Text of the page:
The Winterhouse Formation (Port au Port Peninsula, western Newfoundland, Canada) is a lateral equivalent to the Utica and Macasty formations farther west. With hydrocarbon stains and odours as a guide towards a common and regional upper Ordovician hydrocarbon system, Winterhouse rocks may yet contain their own suite of source reservoir and seal strata, with coarser, sandier beds perhaps playing host to other varieties of conventional and unconventional hydrocarbon traps. Hence, addressing basic properties of fluid transmission is an important and unknown variable that needs to be addressed for this formation. In this pilot study, Mercury Intrusion Porosimetry (MIP) is applied to measure the petrophysical properties of a single tight (low porosity, low permeability) quartz-carbonate sandstone sample from a Winterhouse outcrop. As a tool, Mercury Intrusion Porosimetry is strongly dependent on conformity of sample size and shape as a determinant of pore accessibility. Hence two sample types (i) plugs and (ii) cuttings (both real and artificial) are analyzed to explore aspects of core and cuttings preparation and data reduction work flow measurements of storage and transport properties. For artificial "cuttings" a horizontal 2.5 cm core plug and rock fragments are crushed and sieved to replicate fine and coarse fractions. For porosimetry, a Micromeretrics AutoPore IV porosimeter with a maximum pressure of 33,000 psi is used to determine the porosity, pore size distribution, surface area, and bulk density of all samples. Additionally, the FEI Quanta 650 Field Emission Gun (FEG) SEM is used to take images of the pore structure. Mineralogy is determined from the GXMAP measurement mode within FEI Mineral Liberation AnalyzerTM software. A comprehensive analysis corroborating results from MIP and SEM indicates that for these tight rocks, and namely, outcrop plugs, artificial cuttings, and real drill cuttings from a nearby well, all show a similar spectrum of results, but smaller coarse fragments are recommended for reliability. In terms of the Winterhouse strata, it is clear that some of this rock is very tight and highly cemented, but that it also possesses fractures and high permeability values which may make it a good unconventional reservoir. These porosity-permeability results are simply a beginning in a search to understand the petrophysical properties of the strata on the western coast of Newfoundland. The western part of Newfoundland has seen extensive oil exploration efforts in the last few decades, these efforts have resulted in little success. A large degree of this is due to the complex geological history and overall lack of knowledge concerning the structure and diagenesis of these rocks (Cooper et al, 2001). This study will support the new sampling programs in the hope of gaining new insights into potential oil exploitation.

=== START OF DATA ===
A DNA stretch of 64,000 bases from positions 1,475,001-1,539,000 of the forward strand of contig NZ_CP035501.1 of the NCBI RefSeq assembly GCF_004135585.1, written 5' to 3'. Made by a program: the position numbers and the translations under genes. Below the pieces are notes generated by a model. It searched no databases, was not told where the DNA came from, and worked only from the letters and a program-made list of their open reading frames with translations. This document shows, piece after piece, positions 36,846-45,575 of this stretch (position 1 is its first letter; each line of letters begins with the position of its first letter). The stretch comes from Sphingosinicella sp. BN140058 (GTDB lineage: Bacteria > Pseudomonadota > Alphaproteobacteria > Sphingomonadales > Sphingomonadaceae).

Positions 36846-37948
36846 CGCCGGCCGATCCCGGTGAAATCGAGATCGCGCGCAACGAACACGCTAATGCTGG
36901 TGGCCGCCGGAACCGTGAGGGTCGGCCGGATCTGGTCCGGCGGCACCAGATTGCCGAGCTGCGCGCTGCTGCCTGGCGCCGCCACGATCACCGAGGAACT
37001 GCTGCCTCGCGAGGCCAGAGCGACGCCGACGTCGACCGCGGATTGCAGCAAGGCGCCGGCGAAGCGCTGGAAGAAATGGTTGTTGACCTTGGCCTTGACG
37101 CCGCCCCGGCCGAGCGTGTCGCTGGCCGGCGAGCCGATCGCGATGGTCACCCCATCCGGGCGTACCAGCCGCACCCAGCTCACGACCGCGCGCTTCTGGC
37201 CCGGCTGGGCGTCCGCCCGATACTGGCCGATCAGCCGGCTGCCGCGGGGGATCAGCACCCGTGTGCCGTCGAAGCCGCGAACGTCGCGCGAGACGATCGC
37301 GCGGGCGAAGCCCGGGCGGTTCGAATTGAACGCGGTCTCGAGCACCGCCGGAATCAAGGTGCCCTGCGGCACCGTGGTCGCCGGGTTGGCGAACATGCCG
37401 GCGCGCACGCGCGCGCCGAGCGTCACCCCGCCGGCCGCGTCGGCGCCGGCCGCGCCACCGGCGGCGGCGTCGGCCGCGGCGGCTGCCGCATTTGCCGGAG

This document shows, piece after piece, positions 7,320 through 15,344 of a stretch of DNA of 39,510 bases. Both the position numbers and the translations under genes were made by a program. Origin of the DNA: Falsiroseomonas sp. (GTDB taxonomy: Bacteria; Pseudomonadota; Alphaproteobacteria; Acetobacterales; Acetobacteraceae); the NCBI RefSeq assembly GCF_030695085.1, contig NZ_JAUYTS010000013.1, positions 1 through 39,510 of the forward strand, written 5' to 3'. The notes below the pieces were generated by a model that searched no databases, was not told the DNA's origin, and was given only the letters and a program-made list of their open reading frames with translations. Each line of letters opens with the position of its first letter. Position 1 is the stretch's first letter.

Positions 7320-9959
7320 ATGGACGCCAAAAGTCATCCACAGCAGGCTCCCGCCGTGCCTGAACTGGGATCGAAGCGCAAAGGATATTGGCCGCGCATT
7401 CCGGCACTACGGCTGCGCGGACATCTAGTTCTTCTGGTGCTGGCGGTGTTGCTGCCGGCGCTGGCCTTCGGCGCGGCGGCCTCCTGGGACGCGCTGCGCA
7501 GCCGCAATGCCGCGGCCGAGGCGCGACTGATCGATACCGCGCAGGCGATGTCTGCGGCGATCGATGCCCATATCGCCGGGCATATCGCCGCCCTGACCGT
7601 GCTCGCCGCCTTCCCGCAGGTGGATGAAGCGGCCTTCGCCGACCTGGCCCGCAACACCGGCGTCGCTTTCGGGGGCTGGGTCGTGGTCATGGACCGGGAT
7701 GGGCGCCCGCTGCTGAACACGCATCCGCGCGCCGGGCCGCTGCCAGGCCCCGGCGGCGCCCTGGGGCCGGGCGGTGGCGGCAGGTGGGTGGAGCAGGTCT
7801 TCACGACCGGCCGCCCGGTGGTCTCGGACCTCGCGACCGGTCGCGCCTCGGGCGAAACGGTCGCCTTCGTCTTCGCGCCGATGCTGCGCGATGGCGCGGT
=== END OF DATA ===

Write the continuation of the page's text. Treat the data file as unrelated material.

You can access this article if you purchase or spend a download.